Improper integral with logs

1. Dec 3, 2011

dlthompson81

1. The problem statement, all variables and given/known data
The problem is ∫e^x/(e^x)-1 to be evaluated from -1 to 1.

2. Relevant equations

3. The attempt at a solution

I got the integral as ln|(e^x)-1|

So, for the first part, evaluating from -1 to 0, with t being the limit at 0 I got this:

ln|(e^t)-1| - ln|(e^-1)-1|

which is supposed to evaluate to negative infinity, and I don't understand that

t is approaching 0, so e^t should be 1, 1-1 is 0, and ln0 doesn't exist and (e^-1)-1 is also negative which doesnt exist, so I'm a little confused as to how it works out to negative infinity.

Can anyone point me in the right direction? Thanks.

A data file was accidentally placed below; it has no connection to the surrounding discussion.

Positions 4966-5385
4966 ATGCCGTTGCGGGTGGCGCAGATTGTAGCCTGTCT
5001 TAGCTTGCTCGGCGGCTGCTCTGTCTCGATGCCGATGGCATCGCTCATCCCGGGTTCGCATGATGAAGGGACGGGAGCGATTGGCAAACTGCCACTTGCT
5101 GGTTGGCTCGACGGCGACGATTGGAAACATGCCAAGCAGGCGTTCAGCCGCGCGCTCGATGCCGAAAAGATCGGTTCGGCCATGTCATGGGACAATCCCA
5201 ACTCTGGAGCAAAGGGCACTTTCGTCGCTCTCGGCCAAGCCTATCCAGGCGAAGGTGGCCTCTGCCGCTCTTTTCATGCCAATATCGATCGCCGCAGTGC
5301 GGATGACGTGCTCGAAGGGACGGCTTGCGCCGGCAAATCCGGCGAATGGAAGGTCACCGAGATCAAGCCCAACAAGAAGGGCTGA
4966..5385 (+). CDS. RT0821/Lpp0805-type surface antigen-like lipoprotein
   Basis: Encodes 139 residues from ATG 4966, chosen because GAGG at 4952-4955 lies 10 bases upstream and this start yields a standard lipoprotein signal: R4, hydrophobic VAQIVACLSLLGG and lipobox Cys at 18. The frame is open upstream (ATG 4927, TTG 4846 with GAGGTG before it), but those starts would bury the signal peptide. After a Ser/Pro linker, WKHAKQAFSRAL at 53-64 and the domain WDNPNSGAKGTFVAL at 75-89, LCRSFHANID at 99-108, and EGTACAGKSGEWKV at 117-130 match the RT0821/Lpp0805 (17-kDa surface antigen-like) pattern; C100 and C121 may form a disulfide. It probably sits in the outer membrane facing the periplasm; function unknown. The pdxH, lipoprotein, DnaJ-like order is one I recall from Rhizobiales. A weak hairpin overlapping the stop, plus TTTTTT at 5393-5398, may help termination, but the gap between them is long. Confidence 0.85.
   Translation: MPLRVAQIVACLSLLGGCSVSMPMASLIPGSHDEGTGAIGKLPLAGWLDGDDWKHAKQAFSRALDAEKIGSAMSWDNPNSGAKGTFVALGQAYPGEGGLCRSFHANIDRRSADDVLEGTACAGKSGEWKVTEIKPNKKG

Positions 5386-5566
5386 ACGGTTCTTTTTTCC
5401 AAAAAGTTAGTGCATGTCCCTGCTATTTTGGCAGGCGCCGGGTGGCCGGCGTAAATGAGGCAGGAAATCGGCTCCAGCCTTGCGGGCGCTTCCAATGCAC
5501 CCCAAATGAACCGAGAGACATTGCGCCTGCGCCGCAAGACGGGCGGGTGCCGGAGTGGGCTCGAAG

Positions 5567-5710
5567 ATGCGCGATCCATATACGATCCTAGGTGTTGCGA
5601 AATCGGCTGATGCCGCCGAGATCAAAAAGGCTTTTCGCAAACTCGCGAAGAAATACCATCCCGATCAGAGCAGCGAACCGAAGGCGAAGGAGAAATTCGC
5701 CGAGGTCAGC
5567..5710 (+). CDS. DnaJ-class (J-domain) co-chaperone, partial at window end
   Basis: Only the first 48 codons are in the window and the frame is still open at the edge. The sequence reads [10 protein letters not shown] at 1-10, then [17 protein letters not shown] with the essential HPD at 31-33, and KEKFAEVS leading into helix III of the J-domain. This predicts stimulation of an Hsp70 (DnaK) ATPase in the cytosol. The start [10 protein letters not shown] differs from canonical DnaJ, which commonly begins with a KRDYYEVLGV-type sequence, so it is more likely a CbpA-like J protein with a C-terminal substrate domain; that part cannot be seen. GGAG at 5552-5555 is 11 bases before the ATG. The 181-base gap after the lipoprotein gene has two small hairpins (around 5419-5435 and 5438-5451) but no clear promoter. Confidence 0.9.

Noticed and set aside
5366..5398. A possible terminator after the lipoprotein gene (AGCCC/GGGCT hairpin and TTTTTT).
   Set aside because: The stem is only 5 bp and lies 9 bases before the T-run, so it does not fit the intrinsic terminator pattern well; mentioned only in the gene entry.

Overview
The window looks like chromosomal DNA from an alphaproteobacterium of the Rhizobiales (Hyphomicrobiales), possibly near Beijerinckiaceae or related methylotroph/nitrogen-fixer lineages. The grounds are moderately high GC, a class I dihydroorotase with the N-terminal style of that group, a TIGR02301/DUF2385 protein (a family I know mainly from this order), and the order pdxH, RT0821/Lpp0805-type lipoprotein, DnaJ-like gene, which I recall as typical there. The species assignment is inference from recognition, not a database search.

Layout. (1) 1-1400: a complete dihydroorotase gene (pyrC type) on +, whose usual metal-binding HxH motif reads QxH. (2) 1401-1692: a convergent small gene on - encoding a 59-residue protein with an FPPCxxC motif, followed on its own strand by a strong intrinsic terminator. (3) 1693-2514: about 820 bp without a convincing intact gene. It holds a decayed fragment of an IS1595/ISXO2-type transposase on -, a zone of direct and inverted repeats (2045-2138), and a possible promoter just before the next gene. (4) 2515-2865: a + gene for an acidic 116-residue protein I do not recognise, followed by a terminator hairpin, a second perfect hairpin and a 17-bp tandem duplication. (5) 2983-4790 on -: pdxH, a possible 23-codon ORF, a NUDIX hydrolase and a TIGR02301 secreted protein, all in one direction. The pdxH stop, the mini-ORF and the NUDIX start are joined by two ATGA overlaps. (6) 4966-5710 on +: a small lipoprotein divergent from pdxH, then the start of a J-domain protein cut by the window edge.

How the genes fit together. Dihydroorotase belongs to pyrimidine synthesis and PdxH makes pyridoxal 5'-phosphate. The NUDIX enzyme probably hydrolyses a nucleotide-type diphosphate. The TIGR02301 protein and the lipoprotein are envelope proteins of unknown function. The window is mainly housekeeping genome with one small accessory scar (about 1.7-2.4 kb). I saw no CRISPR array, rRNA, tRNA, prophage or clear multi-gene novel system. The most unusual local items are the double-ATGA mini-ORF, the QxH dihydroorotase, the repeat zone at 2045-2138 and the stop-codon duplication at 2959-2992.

2. Dec 4, 2011

Curious3141

What you want to do is to break up the integral into the sum of two parts like so:

lim (a → 0-) [ln (1 - e^a) - ln (1 - e^(-1))]

= lim (a → 0-) ln [(1 - e^a)/(1 - e^(-1))]

(the reason we swapped the terms around is because the modulus function applied on the argument for negative x necessitates a change of sign, otherwise the argument of the log function will be negative).

PLUS

lim (a → 0+) [ln (e^a - 1) - ln (e^1 - 1)]

= lim (a → 0+) ln [(e^a - 1)/(e^1 - 1)]

(here we don't need to swap the terms around because the argument is always positive).

Evaluate the two limits separately. Big hint: if you want to see why both ln(1 - e^a) and ln(e^a - 1) tend to negative infinity as a tends to zero, use the Taylor series for ln(z). which you can find on this Wiki page: http://en.wikipedia.org/wiki/Logarithm (search for "Taylor"). You'll find that at the limit, the series will become the negative harmonic series, which diverges to negative infinity. Since you're summing the two parts, the original improper integral also diverges to negative infinity.

Last edited: Dec 4, 2011